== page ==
Just remember: you can light a small fire in a big stove but can't light a big fire in a small stove. From my experience and from everything I have read in these forums, it's always better to go bigger. Especially if you want overnight burns.

    One recommendation I will give (like Grisu did) is to start getting some wood. Others will tell you the same. It can take 2-3 years for hardwood to dry out and burn the way the stove is designed to do. If you do not have any, try finding a good dealer that sells PROPERLY seasoned wood. Get a moisture meter, split a piece open and take the measurements. Around 20% is what you're looking for.

    Andrew
    raybonz likes this.
  5. Backwoods Savage

    Backwoods Savage Minister of Fire

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    Welcome to the forum Chris.

    Your concern is understandable. Do keep in mind that we rarely hear of anyone with a stove too large but do hear many times of a stove too small. I would also keep in mind not only the output of heat but the ability to hold a fire all night long or all day long when you are at work. The 2+ cu ft firebox should provide enough to do this.

    There are also ways to handle the situation if the stove room gets too warm. One very nice way has the added benefit of getting the warmer air to the cooler rooms. The trick is to use a desktop fan, setting on the floor in a hallway or doorway, set on low speed and aimed AT the stove room. That is, blowing the cooler air into the stove room. This has an amazing effect of moving the warm air where you want it. Much better than trying to blow the warm air.

    I would also draw attention to what Grisu has posted about the wood. This cannot be stressed enough and it will be difficult at this time of year to find any wood that has been seasoned, or dried enough. Bear in mind that all wood sellers will say their wood is seasoned. Do not believe it.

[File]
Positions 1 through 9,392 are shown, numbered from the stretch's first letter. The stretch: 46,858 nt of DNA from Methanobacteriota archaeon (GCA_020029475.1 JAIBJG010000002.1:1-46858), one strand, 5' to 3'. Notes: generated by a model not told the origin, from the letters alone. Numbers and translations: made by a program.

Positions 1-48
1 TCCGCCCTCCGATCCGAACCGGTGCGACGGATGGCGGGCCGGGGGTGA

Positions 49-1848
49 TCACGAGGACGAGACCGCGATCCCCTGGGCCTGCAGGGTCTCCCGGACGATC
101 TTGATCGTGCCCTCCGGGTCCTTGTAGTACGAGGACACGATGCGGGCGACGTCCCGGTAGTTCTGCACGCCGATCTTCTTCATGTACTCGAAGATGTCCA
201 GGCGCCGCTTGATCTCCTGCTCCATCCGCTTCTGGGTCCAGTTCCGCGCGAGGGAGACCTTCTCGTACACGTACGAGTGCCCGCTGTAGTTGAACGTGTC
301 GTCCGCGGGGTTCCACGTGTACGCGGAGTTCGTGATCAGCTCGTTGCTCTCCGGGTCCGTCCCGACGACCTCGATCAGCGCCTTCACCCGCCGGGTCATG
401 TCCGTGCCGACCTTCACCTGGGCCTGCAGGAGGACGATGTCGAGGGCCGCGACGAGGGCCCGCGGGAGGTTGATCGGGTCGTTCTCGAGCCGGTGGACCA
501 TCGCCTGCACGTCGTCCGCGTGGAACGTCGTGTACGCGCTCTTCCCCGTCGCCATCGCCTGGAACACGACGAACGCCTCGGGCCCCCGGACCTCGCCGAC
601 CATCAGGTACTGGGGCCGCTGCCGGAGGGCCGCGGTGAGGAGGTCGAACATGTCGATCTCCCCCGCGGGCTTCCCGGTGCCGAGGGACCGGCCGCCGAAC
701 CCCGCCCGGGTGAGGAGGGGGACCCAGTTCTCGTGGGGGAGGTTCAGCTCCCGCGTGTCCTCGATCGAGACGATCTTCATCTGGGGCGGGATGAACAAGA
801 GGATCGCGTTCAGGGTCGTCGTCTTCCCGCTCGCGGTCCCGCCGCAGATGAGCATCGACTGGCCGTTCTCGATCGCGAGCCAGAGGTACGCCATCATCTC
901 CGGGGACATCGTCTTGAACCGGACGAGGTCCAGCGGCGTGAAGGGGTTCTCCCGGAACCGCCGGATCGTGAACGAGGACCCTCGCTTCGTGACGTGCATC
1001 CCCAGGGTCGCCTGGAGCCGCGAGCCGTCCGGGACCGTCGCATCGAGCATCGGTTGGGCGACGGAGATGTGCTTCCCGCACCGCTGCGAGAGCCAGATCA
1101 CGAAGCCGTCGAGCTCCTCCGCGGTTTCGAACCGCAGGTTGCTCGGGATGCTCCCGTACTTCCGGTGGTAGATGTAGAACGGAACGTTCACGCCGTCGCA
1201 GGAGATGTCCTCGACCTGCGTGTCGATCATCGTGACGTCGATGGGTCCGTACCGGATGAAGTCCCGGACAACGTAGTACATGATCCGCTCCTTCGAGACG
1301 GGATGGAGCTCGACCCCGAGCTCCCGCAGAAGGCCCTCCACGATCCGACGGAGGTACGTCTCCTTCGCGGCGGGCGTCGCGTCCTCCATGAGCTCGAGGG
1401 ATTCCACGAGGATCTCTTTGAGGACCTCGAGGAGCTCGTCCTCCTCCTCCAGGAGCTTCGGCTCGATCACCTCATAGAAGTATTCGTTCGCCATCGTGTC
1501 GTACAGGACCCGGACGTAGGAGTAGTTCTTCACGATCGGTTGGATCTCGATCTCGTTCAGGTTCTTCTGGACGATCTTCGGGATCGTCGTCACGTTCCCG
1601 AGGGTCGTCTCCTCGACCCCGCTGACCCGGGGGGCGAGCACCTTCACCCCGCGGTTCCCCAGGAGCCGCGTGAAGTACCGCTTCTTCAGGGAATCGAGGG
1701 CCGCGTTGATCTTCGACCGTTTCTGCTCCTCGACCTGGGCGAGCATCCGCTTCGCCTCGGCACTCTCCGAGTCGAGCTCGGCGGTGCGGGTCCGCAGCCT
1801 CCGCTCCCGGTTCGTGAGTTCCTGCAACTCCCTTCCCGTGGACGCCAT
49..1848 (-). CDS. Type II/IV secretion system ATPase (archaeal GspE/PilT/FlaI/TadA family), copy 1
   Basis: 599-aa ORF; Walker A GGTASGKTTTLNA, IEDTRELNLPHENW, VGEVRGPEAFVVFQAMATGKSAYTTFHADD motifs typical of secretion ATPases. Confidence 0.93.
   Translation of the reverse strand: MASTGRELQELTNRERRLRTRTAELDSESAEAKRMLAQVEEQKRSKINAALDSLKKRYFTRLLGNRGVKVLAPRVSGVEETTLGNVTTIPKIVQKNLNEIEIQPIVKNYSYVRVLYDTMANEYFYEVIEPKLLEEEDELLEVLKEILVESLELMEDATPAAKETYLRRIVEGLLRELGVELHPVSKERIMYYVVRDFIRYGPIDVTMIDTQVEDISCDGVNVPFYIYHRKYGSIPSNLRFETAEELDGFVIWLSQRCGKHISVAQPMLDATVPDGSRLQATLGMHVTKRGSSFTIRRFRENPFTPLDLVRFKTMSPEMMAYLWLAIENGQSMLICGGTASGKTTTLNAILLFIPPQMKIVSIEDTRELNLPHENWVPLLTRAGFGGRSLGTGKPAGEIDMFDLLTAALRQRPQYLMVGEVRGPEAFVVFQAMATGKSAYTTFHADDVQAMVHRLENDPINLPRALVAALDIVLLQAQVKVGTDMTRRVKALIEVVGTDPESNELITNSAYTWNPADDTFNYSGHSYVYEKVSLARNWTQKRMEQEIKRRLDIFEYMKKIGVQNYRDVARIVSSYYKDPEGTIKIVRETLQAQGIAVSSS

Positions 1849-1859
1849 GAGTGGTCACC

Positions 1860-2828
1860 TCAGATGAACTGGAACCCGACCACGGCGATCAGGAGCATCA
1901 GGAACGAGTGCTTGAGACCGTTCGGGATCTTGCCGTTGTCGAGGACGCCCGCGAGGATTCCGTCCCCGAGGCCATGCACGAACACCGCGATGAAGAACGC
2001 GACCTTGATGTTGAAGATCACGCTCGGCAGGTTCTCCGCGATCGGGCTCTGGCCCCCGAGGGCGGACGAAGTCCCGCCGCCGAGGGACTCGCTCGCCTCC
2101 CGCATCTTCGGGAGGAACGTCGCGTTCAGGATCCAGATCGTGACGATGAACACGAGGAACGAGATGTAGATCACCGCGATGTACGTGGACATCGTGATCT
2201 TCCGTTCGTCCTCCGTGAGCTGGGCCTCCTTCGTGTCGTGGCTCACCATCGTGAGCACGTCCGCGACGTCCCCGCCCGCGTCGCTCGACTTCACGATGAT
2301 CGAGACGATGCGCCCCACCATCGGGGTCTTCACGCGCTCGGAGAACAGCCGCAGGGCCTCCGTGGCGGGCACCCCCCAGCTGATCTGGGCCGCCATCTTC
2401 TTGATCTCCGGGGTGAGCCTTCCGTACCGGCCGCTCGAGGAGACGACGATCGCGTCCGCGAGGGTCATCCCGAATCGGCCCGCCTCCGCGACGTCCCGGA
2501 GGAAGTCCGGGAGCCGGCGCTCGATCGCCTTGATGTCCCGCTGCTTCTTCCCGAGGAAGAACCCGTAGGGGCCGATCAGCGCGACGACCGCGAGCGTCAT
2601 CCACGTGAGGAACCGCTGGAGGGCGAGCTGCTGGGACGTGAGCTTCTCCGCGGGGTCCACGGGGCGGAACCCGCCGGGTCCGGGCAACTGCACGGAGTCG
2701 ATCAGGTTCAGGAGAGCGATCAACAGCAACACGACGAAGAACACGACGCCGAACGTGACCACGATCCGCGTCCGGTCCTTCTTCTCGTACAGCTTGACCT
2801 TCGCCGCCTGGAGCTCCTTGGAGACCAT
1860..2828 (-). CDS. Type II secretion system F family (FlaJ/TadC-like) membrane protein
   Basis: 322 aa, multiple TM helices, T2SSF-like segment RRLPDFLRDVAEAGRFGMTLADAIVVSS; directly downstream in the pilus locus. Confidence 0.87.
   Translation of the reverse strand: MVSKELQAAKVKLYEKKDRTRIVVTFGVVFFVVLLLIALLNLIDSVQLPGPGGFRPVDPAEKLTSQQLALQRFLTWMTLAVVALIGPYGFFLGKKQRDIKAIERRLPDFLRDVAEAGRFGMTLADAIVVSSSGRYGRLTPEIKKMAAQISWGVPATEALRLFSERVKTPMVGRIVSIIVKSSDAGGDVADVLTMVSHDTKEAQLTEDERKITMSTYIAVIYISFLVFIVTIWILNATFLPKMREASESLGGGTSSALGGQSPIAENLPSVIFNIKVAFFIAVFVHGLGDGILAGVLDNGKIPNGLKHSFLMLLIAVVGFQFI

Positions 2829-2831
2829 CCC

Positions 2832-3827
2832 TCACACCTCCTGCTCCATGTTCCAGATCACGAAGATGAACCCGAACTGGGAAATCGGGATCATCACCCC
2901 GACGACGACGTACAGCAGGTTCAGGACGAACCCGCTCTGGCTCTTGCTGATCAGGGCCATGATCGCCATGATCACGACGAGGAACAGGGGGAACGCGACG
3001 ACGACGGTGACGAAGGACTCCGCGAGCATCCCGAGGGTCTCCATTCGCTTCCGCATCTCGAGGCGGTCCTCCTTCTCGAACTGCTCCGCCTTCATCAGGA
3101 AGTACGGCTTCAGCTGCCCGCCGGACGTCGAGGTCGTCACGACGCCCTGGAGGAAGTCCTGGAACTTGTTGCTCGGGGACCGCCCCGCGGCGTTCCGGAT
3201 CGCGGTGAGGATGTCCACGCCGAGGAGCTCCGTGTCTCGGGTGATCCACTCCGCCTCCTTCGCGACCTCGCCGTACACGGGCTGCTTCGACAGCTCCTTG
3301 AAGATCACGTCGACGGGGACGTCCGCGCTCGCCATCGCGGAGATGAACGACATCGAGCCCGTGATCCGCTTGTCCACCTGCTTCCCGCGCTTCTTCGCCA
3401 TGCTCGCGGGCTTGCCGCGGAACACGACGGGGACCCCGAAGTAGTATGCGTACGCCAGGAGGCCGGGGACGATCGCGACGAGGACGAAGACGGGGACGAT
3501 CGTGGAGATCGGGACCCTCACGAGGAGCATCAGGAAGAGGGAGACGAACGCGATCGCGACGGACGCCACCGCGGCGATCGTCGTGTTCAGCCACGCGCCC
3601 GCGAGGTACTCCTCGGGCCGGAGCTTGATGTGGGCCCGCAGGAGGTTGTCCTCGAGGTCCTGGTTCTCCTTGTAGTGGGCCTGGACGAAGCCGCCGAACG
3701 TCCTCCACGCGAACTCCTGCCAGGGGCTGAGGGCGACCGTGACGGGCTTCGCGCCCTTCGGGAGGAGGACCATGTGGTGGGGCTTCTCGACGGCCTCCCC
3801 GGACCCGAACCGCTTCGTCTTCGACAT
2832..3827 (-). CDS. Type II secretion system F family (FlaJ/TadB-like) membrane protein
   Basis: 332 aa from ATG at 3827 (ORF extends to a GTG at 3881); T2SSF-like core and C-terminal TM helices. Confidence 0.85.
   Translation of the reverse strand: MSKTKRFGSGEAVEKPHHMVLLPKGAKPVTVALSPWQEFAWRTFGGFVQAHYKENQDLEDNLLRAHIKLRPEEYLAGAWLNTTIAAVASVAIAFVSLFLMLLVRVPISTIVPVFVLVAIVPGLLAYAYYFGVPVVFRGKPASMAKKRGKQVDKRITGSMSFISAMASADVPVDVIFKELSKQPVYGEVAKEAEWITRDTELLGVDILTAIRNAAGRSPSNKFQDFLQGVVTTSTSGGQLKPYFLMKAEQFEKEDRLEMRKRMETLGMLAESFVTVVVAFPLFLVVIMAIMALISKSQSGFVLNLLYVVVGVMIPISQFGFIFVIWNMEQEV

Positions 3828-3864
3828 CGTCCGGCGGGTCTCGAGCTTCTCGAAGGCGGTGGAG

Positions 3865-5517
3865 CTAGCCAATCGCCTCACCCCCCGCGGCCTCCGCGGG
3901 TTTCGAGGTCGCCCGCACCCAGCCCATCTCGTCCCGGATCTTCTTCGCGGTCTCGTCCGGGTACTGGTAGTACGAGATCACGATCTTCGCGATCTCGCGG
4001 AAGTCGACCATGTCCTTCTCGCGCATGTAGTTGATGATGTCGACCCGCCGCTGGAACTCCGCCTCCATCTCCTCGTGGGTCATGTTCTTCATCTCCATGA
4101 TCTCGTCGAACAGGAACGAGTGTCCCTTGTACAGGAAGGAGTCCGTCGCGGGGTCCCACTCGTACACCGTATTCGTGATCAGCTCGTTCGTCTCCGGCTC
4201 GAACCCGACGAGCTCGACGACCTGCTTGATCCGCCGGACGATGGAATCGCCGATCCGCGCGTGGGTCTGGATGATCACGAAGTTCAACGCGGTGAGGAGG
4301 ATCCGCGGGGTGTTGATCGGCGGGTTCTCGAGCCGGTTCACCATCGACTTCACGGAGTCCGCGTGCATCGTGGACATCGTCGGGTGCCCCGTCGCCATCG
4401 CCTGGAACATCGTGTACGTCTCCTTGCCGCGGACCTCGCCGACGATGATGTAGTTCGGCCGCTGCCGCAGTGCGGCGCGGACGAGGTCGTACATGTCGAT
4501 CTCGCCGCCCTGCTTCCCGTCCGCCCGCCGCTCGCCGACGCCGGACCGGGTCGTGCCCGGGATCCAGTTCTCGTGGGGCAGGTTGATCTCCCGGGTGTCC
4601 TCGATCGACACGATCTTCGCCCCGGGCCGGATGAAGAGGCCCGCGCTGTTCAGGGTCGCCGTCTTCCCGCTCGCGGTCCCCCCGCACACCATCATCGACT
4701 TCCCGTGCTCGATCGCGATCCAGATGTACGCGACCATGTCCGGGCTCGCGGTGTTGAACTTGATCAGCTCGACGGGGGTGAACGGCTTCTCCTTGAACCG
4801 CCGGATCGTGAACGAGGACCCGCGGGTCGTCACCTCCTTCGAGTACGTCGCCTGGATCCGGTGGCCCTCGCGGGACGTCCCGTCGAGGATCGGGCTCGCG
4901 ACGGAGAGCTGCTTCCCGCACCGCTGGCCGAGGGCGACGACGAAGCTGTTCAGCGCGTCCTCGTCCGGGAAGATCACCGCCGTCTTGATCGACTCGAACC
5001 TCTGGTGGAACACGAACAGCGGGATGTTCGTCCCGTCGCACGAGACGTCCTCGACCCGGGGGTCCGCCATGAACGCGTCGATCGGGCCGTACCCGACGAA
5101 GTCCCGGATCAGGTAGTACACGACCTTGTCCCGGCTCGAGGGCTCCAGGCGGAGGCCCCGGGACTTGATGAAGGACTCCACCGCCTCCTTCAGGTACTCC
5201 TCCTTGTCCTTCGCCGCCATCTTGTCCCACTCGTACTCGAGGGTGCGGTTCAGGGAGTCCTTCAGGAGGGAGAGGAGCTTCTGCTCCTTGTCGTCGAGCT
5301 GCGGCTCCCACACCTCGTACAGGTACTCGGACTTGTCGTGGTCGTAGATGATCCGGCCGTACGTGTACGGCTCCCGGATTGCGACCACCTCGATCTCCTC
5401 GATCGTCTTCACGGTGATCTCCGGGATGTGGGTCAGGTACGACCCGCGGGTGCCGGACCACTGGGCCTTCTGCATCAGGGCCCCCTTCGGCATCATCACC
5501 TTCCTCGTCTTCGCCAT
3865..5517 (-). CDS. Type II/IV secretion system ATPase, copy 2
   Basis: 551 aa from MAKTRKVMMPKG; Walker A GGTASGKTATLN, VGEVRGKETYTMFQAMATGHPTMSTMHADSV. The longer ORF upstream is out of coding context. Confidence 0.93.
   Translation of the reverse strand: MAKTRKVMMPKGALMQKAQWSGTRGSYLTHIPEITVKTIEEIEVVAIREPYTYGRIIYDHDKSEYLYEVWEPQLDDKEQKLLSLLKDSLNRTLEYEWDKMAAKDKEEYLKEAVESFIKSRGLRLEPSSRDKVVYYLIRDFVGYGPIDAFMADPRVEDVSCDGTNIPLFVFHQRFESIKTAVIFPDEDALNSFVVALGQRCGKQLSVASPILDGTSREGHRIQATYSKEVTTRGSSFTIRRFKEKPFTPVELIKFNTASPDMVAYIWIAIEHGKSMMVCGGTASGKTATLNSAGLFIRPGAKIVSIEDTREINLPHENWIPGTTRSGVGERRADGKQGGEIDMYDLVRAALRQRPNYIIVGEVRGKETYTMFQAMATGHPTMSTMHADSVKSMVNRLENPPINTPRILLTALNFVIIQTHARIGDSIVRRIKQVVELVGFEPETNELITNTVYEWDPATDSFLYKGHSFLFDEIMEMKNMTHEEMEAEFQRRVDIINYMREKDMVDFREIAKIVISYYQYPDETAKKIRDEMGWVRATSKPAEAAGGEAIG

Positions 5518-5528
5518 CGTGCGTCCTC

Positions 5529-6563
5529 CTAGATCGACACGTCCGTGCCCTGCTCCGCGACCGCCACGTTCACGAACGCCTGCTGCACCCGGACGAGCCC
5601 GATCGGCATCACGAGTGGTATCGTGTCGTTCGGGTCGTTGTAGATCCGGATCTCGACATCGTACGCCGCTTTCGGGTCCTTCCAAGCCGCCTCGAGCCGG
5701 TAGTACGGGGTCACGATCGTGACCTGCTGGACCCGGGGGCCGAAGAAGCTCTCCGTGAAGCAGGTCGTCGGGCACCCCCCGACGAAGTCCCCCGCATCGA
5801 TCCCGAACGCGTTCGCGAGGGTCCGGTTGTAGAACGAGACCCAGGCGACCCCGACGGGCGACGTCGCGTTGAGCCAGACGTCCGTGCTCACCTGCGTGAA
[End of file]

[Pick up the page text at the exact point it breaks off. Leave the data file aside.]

Good luck.
  6. corey21

    corey21 Minister of Fire

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    +1 about the wood.
  7. argus66

    argus66 Feeling the Heat

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    central coastal nj
    buy some good seasoned firewood now. so your ready....
  8. mxchamp04

    mxchamp04 New Member

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    Oct 10, 2012
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    Loc:
    Windsor Locks, CT
    Well I just had the 1402 installed. My house is around 2300 sq ft. So far it heats the house with no problem. It burns overnight without much difficulty. Righ now I am just throwing one log on every 2-3 hours and the stove runs 300-450 degrees. Have had it up to 600 degrees no problem. Filled it last night at 10:45, got up at 6:00 this morning and had visible red coals on bottom and the stove read 200 degrees and the fan was blowing. Got it going before I left for work at 6:30. Left for work and the hot wifey did too. She got home at 4:00 today and there was red coals under the ash and she started it no problem with some pallet kindling and had it roaring by the time I got home at 4:30. It works very well.